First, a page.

A Chinese court on Tuesday ruled against the woman whose sexual harassment case has made her the face of the #MeToo movement in China.
Zhou Xiaoxuan has accused prominent CCTV host Zhu Jun, her superior at work, of sexually harassing her in 2014 when she was 21.
In a 3,000-word social media post in 2018, Zhou, popularly known as Xianzi said Zhu Jun groped and forcibly kissed her when she was an intern at CCTV. She then went on to file a lawsuit against him.
But the Haidian people’s court said in a judgment released late on Tuesday (Sept. 14) that Zhou did not meet the standard of proof in claiming that Zhu Jun sexually harassed her.
Zhou have accused the court of unfair treatment and vowed to appeal after it ruled against her.
“I told the court today that this incident happened when I was 21, and now I’m 28. In the last three years because of this legal case I wasn’t able to do other work. I was very sad and I couldn’t help but cried in the court today,” Zhou told the Guardian.
“I can accept all sorts of outcome, but I just want basic procedural justice,” she said, adding that she and her lawyers were deprived of the opportunity to fully put their case forward in the court.
Separately on her WeChat social media account, Zhou listed seven instances in which she implied that the court was unfair to her today.
She wrote to her supporters: “Failure is not shameful, and I am honoured to have stood with you together in the past three years … Thank you very much, everyone, I will definitely appeal.”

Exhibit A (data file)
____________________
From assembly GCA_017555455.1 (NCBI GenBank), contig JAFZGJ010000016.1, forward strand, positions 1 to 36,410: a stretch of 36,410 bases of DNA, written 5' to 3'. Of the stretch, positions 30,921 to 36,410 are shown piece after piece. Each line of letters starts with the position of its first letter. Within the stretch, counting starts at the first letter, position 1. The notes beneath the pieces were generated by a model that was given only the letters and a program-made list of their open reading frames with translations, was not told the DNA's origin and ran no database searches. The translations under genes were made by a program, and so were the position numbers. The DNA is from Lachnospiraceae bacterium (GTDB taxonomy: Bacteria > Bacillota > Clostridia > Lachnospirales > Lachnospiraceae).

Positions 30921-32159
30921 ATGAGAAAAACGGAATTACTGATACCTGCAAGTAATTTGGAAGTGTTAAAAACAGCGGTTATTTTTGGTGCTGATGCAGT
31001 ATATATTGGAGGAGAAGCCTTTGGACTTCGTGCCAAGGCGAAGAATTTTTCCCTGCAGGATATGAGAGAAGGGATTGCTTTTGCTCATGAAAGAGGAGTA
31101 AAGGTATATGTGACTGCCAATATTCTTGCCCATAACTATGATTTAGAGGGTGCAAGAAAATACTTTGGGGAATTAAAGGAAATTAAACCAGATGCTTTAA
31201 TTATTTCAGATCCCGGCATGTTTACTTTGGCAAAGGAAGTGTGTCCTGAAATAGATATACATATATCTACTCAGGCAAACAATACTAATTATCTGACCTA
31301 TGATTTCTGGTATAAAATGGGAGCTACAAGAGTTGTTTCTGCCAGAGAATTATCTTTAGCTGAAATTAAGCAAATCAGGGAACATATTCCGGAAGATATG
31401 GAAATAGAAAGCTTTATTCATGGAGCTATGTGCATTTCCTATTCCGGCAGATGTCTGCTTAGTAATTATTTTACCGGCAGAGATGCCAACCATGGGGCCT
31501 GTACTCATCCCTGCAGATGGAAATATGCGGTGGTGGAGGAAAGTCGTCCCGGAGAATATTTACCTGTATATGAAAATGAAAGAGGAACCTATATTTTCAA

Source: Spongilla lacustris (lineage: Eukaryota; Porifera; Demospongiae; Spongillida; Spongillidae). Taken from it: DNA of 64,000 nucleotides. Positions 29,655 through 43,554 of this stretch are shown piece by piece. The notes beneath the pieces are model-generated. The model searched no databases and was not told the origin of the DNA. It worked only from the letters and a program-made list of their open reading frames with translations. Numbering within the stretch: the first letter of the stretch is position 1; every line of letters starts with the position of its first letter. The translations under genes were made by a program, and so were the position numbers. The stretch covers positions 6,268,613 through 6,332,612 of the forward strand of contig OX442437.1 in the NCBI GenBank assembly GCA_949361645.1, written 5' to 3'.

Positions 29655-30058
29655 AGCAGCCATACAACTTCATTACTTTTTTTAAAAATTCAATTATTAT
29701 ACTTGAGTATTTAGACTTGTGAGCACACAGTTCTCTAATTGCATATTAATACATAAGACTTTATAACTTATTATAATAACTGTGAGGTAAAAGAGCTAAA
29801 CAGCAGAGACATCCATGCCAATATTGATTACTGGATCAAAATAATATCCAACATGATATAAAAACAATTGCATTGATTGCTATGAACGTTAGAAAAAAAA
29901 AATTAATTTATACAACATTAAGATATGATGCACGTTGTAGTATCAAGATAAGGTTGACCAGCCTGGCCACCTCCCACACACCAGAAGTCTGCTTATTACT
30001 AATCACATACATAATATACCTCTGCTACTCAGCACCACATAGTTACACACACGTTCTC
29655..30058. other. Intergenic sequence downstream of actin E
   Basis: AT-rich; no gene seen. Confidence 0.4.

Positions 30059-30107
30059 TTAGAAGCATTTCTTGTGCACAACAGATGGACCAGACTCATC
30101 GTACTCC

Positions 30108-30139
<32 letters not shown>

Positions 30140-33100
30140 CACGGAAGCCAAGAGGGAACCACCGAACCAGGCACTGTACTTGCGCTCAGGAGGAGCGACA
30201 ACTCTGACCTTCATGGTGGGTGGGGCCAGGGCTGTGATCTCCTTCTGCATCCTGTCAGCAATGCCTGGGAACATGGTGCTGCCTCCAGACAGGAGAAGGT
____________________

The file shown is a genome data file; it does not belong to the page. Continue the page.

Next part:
Zhou had asked for a public apology from Zhu as well as 50,000 yuan ($7,600) in damages. Zhu denies the accusations and has launched defamation proceedings – the outcome for which is unknown.
Zhou’s civil case had sat with the court for years, until the court agreed to hear it in December 2020.
When she filed the suit in 2018 such complaints were treated as labour disputes, and Zhou’s was termed a “personality rights dispute”. A court rejected a request to have it shifted to a provision explicitly citing sexual harassment, after major reforms to the country’s civil code in 2020.
A series of sexual assault and rape accusations in recent weeks has refocused national attention on the movement. The most prominent was an accusation of sexual assault made by an Alibaba employee against her manager, but last week prosecutors determined no crime was committed.
Chinese-Canadian singer Kris Wu was also arrested in Beijing on suspicion of rape over accusations made online.
In August, accusations posted online by victims led separately to the detention of a math teacher on charges of forcible molestation and the firing of a popular TV host at Hunan Television. Shanghai police, who initially declined to press charges in the latter case, have said they have reopened the investigation.
“These incidents are a part of #MeToo, without a doubt,” said Lu Pin, the founder of Feminist Voices, an online publication that was shut down by censors in 2018. “Without #MeToo, it’s impossible to imagine these types of things coming out.”
Still, victims of sexual violence face legal and social obstacles to seeking justice.
“The messaging is quite strong … and it’s saying to people that this is going to change things,” said Darius Longarino, a research scholar at Yale Law School. “But on the ground, in the actual system, there’s still many pitfalls.”
In a recent report, Longarino and colleagues found only 83 civil cases in public databases that related to sexual harassment or molestation between 2018 and 2020. Of the 83 cases, 77 were brought by the alleged harasser against companies or the victim. Just six cases were brought by victims against a harasser.
Authorities have also targeted feminist activists and groups as part of a purge on youth and minority subcultures, censoring posts and groups. Many women are reluctant to speak out in China’s conservative society where victims can also face blame. (Source: The Guardian)